Thanks everyone for your suggestions. I would like to add  explain 
analyze of both the plans so that we can have broader picture.

I have a work_mem of 1000 MB.

The Plan which we get regularly with table being analyzed .

tpch=# explain analyze  select b from tab2 left join tab1 on a = b; 

                                                           QUERY PLAN           


 Hash Left Join  (cost=945515.68..1071064.34 rows=78264 width=4) (actual 
time=9439.410..20445.620 rows=78264 loops=1)

   Hash Cond: (tab2.b = tab1.a)

   ->  Seq Scan on tab2  (cost=0.00..1129.64 rows=78264 width=4) (actual 
time=0.006..5.116 rows=78264 loops=1)

   ->  Hash  (cost=442374.30..442374.30 rows=30667630 width=4) (actual 
time=9133.593..9133.593 rows=30667722 loops=1)

         Buckets: 33554432  Batches: 2  Memory Usage: 801126kB

         ->  Seq Scan on tab1  (cost=0.00..442374.30 rows=30667630 width=4) 
(actual time=0.030..3584.652 rows=30667722 loops=1)

 Planning time: 0.055 ms

 Execution time: 20472.603 ms

(8 rows)

I reproduced the  other plan by not analyzing the smaller table.

tpch=# explain analyze  select b from tab2 left join tab1 on a = b; 

                                                        QUERY PLAN              


 Hash Right Join  (cost=2102.88..905274.97 rows=78039 width=4) (actual 
time=15.331..7590.406 rows=78264 loops=1)

   Hash Cond: (tab1.a = tab2.b)

   ->  Seq Scan on tab1  (cost=0.00..442375.48 rows=30667748 width=4) 
(actual time=0.046..2697.480 rows=30667722 loops=1)

   ->  Hash  (cost=1127.39..1127.39 rows=78039 width=4) (actual 
time=15.133..15.133 rows=78264 loops=1)

         Buckets: 131072  Batches: 1  Memory Usage: 3776kB

         ->  Seq Scan on tab2  (cost=0.00..1127.39 rows=78039 width=4) 
(actual time=0.009..5.516 rows=78264 loops=1)

 Planning time: 0.053 ms

 Execution time: 7592.688 ms

(8 rows)

The actual plan seems to be Slower. The smaller table (tab2) has exactly each 
row duplicated 8 times  and all the rows in larger table (tab2) are distinct. 
what may be the exact reason  and  can we fix this ?
P.s I have also attached a sql file to reproduce this 

---- On Tue, 13 Mar 2018 12:42:12 +0530 Ashutosh Bapat 
<ashutosh.ba...@enterprisedb.com> wrote ----

On Mon, Mar 12, 2018 at 10:02 PM, Narendra Pradeep U U 

<narendra.prad...@zohocorp.com> wrote: 

> Hi , 


> Recently I came across a case where the planner choose larger table on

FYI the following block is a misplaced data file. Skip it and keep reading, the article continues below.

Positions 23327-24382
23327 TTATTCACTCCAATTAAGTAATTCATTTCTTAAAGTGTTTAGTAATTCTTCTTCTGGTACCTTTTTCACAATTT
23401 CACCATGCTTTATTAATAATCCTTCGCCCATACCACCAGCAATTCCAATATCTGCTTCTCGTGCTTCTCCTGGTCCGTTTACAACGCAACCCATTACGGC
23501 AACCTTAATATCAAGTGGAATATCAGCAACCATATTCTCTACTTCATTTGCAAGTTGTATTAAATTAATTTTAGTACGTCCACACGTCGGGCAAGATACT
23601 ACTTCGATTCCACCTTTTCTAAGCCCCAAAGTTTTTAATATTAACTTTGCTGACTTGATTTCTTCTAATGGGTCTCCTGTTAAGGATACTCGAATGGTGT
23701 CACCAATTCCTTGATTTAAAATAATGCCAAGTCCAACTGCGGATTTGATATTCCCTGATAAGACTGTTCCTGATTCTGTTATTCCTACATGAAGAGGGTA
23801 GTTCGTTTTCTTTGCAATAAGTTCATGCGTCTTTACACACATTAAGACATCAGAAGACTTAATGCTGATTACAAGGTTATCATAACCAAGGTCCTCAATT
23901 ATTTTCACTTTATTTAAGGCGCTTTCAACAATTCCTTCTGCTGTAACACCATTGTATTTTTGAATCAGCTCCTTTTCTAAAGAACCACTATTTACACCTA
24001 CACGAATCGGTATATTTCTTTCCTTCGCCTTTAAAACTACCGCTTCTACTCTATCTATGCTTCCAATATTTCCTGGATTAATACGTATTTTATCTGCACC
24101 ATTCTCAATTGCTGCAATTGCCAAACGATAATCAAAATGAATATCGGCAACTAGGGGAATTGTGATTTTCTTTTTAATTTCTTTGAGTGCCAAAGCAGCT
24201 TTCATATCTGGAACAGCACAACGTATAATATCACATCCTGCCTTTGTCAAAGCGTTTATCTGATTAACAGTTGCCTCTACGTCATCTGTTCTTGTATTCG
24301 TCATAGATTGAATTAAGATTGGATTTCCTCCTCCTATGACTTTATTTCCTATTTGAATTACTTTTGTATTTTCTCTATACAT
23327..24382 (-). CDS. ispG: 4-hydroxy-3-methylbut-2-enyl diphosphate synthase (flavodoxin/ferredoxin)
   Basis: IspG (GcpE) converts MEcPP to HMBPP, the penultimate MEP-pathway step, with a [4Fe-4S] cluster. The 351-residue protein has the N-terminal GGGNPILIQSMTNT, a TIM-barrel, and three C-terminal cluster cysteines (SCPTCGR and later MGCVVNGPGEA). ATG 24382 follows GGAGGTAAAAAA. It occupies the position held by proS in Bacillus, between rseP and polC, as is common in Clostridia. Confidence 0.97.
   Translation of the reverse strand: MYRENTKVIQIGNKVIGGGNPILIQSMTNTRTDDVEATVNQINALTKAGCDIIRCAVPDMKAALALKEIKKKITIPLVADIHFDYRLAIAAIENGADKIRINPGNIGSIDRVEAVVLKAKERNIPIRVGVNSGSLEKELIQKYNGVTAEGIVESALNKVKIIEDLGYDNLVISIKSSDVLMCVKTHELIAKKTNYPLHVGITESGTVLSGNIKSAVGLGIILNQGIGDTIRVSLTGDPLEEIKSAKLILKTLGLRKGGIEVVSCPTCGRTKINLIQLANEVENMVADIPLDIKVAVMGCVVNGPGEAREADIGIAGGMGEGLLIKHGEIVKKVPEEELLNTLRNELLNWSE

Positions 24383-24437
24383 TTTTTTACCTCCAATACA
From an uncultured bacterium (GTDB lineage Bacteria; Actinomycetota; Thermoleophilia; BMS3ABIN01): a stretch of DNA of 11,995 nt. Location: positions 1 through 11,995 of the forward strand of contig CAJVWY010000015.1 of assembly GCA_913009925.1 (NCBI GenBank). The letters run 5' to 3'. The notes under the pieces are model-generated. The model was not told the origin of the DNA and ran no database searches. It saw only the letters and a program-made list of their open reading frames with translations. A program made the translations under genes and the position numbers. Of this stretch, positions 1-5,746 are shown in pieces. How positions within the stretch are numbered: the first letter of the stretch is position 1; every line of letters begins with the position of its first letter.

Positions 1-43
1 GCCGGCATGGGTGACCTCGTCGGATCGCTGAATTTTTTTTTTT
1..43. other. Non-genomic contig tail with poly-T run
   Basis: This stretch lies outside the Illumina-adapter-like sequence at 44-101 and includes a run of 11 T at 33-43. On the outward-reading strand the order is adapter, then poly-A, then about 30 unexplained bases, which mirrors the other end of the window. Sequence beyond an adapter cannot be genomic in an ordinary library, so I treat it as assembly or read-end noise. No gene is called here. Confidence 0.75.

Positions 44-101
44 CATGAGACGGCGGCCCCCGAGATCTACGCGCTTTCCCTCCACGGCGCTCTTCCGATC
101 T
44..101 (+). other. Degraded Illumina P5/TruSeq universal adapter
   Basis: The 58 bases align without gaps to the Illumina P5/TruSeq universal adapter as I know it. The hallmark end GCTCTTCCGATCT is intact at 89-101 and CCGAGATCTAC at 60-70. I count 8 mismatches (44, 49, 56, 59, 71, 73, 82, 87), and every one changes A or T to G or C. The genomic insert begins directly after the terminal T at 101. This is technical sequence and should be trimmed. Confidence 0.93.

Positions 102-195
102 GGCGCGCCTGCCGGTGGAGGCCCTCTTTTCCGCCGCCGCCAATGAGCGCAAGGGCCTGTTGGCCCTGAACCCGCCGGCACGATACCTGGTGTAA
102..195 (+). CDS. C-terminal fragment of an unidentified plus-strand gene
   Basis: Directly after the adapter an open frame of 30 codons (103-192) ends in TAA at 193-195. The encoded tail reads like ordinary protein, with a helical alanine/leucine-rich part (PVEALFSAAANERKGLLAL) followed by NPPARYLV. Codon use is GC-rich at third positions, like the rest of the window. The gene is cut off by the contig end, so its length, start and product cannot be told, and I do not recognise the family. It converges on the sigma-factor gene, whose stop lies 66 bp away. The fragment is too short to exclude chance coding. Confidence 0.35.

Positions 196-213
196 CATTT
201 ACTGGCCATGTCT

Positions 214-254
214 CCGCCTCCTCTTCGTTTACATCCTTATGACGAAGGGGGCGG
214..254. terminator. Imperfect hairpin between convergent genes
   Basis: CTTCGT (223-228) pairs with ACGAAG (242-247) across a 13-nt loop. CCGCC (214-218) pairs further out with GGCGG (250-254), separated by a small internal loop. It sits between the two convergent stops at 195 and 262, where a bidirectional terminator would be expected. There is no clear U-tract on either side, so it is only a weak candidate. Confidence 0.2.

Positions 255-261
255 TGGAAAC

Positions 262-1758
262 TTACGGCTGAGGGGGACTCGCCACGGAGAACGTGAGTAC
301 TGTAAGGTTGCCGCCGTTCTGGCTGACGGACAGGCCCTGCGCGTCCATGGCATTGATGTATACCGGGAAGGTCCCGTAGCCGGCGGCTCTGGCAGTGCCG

> hash side. I am not sure whether it is an intended behavior or we are 

> missing something. 


> I have two tables (a and b) each with single column in it. One table 

> 'a' is large with around 30 million distinct rows and other table 'b' has 

> merely 70,000 rows with one-seventh (10,000) distinct rows. I have 

> both the table. But while joining both the table I get the larger table on 

> hash side. 


> tpch=# explain select b from b left join a on a = b; 



> Hash Left Join (cost=824863.75..950104.42 rows=78264 width=4) 

> Hash Cond: (b.b = a.a)o 

> -> Foreign Scan on b (cost=0.00..821.64 rows=78264 width=4) 

> CStore File: 

> /home/likewise-open/pg96/data/cstore_fdw/1818708/1849879 

> CStore File Size: 314587 

> -> Hash (cost=321721.22..321721.22 rows=30667722 width=4) 

> -> Foreign Scan on a (cost=0.00..321721.22 rows=30667722 width=4) 

> CStore File: 

> /home/likewise-open/pg96/data/cstore_fdw/1818708/1849876 

> CStore File Size: 123236206 

> (9 rows) 




> I would like to know the reason for choosing this plan and Is there a easy 

> fix to prevent such plans (especially like this one where it choose a 

> hash table) ? 


A plan with larger table being hashed doesn't necessarily bad 

performing one. During partition-wise join analysis I have seen plans 

with larger table being hashed perform better than the plans with 

smaller table being hashed. But I have seen the other way around as 

well. Although, I don't know an easy way to force which side of join 

gets hashed. I tried that under the debugger. In your case, if you run 

EXPLAIN ANALYZE on this query, produce outputs of two plans: one with 

larger table being hashed and second with the smaller one being 

hashed, you will see which of them performs better. 



Best Wishes, 

Ashutosh Bapat 

EnterpriseDB Corporation 

The Postgres Database Company 


Attachment: join_plan.sql
Description: Binary data

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